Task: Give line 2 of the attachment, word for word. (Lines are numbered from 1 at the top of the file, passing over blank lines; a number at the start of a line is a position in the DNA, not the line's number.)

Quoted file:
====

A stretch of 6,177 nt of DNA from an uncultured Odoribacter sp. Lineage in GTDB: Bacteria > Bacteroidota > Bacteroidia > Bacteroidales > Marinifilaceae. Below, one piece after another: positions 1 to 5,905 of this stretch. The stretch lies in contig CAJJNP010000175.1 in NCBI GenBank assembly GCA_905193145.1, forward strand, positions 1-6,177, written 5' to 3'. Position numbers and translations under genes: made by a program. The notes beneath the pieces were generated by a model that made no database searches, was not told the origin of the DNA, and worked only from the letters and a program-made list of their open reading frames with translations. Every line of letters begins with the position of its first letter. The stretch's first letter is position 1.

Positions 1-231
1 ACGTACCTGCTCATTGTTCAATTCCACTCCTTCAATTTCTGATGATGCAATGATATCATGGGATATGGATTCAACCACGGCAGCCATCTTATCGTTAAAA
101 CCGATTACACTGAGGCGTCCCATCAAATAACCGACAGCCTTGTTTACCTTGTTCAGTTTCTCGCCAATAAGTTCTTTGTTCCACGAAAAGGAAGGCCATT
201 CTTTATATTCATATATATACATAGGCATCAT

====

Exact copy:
Positions 1-231